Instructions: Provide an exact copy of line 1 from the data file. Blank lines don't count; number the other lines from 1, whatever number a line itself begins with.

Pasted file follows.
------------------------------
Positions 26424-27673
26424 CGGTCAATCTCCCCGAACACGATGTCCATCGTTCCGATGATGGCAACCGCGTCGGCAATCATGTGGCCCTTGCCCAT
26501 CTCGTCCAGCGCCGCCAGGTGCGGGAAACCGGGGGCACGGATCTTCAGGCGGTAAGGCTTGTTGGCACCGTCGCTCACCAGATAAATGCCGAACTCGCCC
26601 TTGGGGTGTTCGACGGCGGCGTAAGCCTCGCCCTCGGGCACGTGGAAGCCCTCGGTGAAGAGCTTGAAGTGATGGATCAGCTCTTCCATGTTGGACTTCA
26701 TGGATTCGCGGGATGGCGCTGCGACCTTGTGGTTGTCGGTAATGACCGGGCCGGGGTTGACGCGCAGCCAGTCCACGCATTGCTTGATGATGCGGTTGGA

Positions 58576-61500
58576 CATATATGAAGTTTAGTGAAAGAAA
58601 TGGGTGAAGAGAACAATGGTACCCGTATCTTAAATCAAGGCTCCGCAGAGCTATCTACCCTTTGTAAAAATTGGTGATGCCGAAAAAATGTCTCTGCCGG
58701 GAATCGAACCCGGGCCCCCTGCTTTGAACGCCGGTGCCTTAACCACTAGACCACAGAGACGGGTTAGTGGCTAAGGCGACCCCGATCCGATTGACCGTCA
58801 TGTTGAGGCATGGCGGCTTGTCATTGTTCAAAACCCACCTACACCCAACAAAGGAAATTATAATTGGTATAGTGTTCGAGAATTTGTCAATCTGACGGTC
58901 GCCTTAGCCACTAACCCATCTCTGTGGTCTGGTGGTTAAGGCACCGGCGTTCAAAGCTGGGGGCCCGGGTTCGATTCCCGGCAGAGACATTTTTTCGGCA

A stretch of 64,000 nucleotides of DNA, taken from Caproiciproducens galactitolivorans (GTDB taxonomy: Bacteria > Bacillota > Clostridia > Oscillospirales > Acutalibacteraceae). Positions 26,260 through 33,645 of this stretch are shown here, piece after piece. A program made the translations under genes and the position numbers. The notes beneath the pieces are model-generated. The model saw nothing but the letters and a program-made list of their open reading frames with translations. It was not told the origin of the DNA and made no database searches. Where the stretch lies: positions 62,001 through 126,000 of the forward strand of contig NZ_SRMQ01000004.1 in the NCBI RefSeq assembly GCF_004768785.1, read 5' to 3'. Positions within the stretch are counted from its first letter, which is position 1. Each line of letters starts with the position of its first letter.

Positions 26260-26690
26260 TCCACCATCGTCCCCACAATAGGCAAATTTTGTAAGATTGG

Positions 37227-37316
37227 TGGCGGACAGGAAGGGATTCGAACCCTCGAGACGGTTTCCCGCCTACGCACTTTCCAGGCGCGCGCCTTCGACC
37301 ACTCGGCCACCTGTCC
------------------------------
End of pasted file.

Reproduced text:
Positions 26424-27673